Now it’s American Airlines?

A new story involving an American Airlines employee and passengers has emerged that left one woman crying and resulted in an heated argument between another male passenger and the employee. Although the full story isn’t known yet, I’m left to wonder when did it become acceptable for adults to act this way? I’m not a behavioral expert but I don’t think it’s normal for an adult to begin crying in public for no reason.

Obviously we’ve all seen the United video of a bloodied passenger being dragged off the plane. The outrage that caused seems to be emblematic of the atmosphere most of us feel when travelling. And I don’t think it’s entirely the fault of the airlines. I think that there is so much leading up to it BEFORE we get on the flight that any spark can trigger the rage we’ve been suppressing until we take our seats.

We’ve all experienced these stresses. Being pulled over for a secondary screening by TSA and being subjected to an additional pat down. Cramming your carry on full so that it won’t have to be checked where it might get lost of have items stolen. Families trying to keep it together as their kids do everything in their power to make the parents crazy. And this is BEFORE we even get through security.  Combine this with the fear of flying, claustrophobia, other rude passengers, etc. and the stresses are magnified.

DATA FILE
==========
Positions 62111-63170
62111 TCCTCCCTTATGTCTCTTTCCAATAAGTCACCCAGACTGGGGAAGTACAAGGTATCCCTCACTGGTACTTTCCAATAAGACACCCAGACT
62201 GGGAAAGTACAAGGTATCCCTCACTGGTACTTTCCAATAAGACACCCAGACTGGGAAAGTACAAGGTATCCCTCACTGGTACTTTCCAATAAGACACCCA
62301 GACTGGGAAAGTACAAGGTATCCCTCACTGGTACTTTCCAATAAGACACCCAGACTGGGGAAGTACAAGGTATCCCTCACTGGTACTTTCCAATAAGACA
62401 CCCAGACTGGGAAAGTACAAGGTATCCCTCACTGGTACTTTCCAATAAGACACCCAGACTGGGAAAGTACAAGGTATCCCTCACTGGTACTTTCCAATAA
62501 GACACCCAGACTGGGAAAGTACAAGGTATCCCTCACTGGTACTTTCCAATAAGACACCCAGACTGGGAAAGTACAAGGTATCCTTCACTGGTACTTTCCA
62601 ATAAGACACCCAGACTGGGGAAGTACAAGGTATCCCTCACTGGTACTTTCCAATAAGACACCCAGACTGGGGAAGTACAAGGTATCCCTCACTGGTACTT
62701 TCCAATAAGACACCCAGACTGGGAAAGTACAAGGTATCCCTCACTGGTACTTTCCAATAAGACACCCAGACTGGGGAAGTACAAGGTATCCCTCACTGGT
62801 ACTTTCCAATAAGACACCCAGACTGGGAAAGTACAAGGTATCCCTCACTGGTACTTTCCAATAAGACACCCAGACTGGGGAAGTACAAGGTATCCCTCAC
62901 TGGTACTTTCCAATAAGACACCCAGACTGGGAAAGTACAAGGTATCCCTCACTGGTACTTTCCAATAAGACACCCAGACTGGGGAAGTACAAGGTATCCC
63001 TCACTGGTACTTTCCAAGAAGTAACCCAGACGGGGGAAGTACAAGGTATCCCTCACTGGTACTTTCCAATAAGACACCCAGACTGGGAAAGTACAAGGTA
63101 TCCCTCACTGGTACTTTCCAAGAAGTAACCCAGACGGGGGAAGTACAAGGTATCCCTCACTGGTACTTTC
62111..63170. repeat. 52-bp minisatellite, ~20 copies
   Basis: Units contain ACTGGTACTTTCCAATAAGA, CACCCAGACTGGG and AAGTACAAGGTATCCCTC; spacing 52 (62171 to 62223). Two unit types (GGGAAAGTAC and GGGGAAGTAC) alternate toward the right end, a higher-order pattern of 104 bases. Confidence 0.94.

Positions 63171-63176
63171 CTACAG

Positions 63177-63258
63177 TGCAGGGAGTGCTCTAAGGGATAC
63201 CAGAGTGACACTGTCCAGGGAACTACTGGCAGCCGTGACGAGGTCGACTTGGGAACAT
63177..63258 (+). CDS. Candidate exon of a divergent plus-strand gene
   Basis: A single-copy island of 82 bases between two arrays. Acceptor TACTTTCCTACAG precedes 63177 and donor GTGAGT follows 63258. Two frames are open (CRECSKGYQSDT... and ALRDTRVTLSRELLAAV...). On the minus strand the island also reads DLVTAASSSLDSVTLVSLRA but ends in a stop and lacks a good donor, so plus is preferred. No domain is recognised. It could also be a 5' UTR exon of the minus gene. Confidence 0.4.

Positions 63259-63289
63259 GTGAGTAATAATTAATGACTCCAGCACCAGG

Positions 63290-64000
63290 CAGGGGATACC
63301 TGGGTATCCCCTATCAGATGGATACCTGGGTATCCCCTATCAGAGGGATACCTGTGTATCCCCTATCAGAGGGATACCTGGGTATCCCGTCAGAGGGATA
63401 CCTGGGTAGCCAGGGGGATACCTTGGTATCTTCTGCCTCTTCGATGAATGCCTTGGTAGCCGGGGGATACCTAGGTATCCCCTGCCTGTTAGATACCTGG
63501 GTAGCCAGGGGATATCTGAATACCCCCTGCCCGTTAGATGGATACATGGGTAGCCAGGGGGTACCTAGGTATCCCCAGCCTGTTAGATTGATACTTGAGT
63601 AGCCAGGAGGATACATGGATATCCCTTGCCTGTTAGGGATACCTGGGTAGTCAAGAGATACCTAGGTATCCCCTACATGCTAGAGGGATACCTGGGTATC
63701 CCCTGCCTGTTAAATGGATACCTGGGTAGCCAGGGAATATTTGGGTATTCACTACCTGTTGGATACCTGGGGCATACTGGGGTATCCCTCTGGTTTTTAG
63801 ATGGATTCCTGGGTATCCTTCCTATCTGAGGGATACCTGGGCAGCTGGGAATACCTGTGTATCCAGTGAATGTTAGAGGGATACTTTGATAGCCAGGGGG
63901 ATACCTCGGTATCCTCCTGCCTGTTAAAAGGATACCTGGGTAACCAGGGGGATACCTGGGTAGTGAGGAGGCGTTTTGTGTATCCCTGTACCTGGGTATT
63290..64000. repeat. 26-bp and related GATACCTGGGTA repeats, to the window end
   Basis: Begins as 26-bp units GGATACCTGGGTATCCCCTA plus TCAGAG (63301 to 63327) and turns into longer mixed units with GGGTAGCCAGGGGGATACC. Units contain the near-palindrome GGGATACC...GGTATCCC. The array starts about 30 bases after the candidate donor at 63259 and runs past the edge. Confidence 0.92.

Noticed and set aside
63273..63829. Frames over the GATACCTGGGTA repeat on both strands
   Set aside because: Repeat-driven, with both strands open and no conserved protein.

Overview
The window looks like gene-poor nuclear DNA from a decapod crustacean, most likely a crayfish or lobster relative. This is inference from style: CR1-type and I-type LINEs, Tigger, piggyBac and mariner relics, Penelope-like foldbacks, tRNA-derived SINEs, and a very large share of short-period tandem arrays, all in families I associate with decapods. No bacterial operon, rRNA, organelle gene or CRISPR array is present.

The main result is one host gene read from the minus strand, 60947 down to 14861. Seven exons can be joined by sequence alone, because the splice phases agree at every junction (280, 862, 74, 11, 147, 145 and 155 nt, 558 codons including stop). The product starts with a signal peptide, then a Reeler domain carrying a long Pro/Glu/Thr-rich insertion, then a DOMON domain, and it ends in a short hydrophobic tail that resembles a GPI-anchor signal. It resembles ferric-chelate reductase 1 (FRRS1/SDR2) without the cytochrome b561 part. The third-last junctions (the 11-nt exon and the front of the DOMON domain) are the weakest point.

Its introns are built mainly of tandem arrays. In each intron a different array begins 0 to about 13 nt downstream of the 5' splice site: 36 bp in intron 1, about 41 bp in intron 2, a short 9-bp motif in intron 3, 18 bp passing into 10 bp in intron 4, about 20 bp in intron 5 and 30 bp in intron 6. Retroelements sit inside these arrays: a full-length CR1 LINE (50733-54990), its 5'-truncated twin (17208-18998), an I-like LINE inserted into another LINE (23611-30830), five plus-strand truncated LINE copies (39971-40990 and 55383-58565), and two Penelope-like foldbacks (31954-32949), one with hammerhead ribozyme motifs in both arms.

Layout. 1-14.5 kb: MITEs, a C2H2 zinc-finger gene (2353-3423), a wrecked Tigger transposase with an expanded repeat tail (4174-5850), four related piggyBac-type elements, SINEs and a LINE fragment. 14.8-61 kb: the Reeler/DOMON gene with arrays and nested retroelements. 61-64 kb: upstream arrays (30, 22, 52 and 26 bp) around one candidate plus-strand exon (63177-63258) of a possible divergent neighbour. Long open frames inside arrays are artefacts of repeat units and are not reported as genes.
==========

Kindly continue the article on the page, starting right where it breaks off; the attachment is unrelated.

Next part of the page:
Once onboard, we feel like the finish line is in sight. Once the plane is in the air, we’re home free. The only thing left is to get there in one piece and that is no longer our job; it’s the pilot’s. So it’s no surprise that people have a sense of relief after they make it onboard. Every time I step off the jetway and onto the plane, I feel that relief.

In this race to the bottom where passengers in the back of the plane, in an effort to save the most money, have lost a lot of perks once considered normal, flying isn’t fun. But we deal with it because we’re adults and we know it won’t last forever. After 9/11, we were all willing to do our part to make the skies safer. Sure, no one enjoys the longer security lines, liquid restrictions, etc. but we deal with it if it means getting to our destination safely.

Sadly, it’s the airlines who feel the brunt of our frustrations because they’re the ones we see last. Let me be clear that I’m not advocating or condoning any behavior on either the passenger or the employee. I’m just making an observation. As travellers, we’ve all been through enough to get to the plane that once we’re there, we just want to get to our destination. Any last second deviation from that just creates a volatile situation.

That’s how I see it anyway.

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